Radin (1948) in Hero Cycles of the Winnebago notes four cycles in the evolution of the hero myth, calling them (1) the trickster cycle, (2) the hare cycle, (3) the red horn cycle, and (4) the twin cycle. The trickster sees his environment as a giver or withholder of good things, and craftily exploits it or appeases it to get what he wants. The hare represents a socialization of the trickster for he cooperates with his group instead of exploiting them. The third cycle Red Horn, is a younger brother who has envious brethren and who proves himself through endurance, thus raising his self-esteem. Finally, the twins are a pair of superhuman brothers who conquer heaven and earth, but finally sicken of their power, and either fall out or one betrays the other, and the death of one ensures. It is very easy to see in this hero myth parallels to the development of self-concept in the growing boy from a solitary exploiter of the world (in the third stage), through socialization in the fourth stage to identification with a brother in the fifth stage. Thus does ontogeny in the individual parallel phylogeny in the species.12

Henderson (Jung 1964:130) points out another universal myth that is often found in dreams of adolescent girls who are having difficulty accepting their feminine role as wife and mother. He says:

A universal myth expressing this kind of awakening is found in the fairy tale of Beauty and the Beast. The best known version

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of this story related how Beauty, the youngest of four daughters, becomes her father's favorite because of her unselfish goodness. When she asks her father for only a white rose, she is aware only of her inner sincerity of feeling. She does not know that she is about to endanger her father's life and her ideal relation with him. For he steals the white rose from the enchanted garden of the Beast, who is stirred to anger by this theft, and requires him to return in three months for his punishment, presumably death.

As Henderson points out, the rose is the (sublimated) sexual love between daughter and father, a love which really belongs to a younger rival (the Beast), whose bestial aspects personify the rejected overt sex from which Beauty is free as long as she is "daddy's little girl." But as the tale tells us, Beauty is required to make an overt sexual advance (kiss the beast), and when she does so, she finds that he is transformed into a wonderful prince.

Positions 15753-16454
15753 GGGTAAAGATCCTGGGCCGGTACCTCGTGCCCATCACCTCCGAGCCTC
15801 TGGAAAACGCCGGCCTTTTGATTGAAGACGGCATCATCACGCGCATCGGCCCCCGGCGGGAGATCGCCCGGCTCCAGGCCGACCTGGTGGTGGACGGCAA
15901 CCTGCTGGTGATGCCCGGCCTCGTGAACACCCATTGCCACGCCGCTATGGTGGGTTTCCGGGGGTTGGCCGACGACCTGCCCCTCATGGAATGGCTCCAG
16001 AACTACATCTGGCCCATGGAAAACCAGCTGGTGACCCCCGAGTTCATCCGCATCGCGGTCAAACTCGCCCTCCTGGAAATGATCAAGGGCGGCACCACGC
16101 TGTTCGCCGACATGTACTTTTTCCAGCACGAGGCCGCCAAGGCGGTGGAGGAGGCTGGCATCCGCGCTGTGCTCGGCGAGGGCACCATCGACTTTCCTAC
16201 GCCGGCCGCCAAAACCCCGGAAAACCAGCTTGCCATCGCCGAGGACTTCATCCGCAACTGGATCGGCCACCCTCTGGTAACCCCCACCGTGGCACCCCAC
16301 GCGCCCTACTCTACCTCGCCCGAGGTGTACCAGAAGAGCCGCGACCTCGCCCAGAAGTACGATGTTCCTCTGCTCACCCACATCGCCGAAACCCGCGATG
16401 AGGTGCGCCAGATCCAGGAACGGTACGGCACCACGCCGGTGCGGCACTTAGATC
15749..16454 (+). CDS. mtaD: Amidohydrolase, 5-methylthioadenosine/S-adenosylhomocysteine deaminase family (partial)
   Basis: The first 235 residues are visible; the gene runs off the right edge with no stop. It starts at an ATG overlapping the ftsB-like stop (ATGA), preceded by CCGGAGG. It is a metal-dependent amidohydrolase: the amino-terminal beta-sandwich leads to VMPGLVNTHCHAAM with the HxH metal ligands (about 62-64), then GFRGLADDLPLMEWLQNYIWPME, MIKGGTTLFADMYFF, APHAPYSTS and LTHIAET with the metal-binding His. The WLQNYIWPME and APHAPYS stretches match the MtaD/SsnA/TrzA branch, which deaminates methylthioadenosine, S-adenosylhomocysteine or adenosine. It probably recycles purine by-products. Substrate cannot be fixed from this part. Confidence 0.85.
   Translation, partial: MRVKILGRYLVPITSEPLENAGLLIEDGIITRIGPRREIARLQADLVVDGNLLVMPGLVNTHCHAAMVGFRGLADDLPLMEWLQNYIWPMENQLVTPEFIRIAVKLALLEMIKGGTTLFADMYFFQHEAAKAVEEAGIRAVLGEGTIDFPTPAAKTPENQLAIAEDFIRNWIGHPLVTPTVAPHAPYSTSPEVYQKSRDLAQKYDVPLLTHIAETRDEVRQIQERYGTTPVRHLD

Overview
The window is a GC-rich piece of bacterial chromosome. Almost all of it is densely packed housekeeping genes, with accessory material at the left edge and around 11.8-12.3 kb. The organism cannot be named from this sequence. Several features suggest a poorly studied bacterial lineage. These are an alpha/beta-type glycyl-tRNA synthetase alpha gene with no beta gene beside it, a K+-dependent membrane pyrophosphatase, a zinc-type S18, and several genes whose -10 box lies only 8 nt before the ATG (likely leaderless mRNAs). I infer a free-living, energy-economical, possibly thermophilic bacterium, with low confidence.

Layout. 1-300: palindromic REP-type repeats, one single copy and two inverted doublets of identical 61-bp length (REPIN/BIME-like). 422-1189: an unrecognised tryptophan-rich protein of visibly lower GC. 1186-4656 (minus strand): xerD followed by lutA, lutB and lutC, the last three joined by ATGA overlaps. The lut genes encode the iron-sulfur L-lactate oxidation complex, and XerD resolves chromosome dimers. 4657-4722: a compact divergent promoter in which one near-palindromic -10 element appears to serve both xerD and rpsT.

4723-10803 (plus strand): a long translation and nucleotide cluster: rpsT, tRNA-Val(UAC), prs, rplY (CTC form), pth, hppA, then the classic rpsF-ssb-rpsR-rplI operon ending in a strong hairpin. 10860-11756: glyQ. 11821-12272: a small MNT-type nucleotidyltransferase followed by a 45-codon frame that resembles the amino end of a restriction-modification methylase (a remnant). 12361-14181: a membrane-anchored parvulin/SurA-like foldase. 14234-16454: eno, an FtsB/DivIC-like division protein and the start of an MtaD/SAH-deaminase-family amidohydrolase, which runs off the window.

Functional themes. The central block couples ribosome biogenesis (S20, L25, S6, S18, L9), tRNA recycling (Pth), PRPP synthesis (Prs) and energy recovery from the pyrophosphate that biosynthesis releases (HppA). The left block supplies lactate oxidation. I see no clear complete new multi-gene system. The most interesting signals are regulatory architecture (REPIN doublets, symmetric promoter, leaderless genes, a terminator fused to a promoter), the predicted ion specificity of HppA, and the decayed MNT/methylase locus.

A third example of universal myth comes from tribal Africa. In Hahn's book on Africa (1961) "Ntu" is the numinous element, never seen but in its manifestations which are Muntu (man), Nommo (the power of the word) Kuntu (Modes and Styles), and Hantu (culture). All of these are part of the topocosm, that durative world of which our own series of events in space and time is only a shadow.

These three examples of myth account for bravery in males, beauty and charm in females, and the numinous quality found in man and indeed in nature.

3.43 Myth and Animals

Because primitive man lived much closer to the animals than we do and had reason to fear and totemize some of them, it is natural to find that animals play a great part in his myths. Myths about animals fall into three categories: (1) the transformation of man into animal or vice versa, (2) the totemization of a feared animal, and (3) the nagual or animal-twin of individual men. These categories are of course interconnected. They all represent attempts to extract the numinous quality from the animal and incorporate it into the individual (in character) or in society (in totem).

One of the environmental penalties of modern urban life is the estrangement of mankind from the animals. We do not realize this until we revert to the farm in the country or visit a game park. Man in simpler times, whether hunter or agriculturalist, lived on intimate terms with the animals in his habitat. He hunted them, he was hunted by them, he used them, he had them round and often

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in his dwelling, he played with them, lived close to them, and used anecdotes about them in his songs and dances. The importance of animals in the thinking of primitive man can scarcely be exaggerated; it is seen in myth and legend. The importance of animals in the farm life of man during the last millenium can be seen even in the different etymology and plurals of such ancient words as oxen, geese, mice, kine, deer.